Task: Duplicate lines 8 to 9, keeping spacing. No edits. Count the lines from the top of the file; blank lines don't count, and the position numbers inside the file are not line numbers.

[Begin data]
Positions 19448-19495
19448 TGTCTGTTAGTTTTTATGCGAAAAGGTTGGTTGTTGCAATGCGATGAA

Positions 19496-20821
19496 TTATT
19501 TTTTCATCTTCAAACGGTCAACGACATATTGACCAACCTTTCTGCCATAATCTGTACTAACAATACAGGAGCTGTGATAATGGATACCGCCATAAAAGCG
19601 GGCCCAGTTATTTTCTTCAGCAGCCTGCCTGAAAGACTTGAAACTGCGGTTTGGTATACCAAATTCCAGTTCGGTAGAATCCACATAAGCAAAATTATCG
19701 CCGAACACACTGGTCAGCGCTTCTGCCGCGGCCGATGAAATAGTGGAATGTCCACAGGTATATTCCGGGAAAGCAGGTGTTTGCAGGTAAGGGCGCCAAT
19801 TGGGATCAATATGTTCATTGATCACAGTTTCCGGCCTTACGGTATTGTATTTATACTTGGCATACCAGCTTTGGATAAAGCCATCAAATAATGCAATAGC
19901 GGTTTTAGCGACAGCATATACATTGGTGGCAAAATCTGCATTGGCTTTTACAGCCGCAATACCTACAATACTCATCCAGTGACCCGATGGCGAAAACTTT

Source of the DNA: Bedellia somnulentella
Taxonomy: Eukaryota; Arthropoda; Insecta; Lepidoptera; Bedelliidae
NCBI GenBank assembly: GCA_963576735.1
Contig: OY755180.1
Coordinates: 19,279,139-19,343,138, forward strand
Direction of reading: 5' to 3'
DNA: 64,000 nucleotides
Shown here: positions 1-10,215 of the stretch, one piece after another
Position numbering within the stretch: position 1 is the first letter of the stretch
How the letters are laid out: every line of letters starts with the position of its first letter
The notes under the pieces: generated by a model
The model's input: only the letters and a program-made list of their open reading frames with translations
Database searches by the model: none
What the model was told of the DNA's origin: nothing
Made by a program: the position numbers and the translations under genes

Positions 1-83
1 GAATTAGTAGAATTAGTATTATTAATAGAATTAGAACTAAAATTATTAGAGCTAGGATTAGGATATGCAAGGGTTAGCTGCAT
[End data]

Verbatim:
19801 TGGGATCAATATGTTCATTGATCACAGTTTCCGGCCTTACGGTATTGTATTTATACTTGGCATACCAGCTTTGGATAAAGCCATCAAATAATGCAATAGC
19901 GGTTTTAGCGACAGCATATACATTGGTGGCAAAATCTGCATTGGCTTTTACAGCCGCAATACCTACAATACTCATCCAGTGACCCGATGGCGAAAACTTT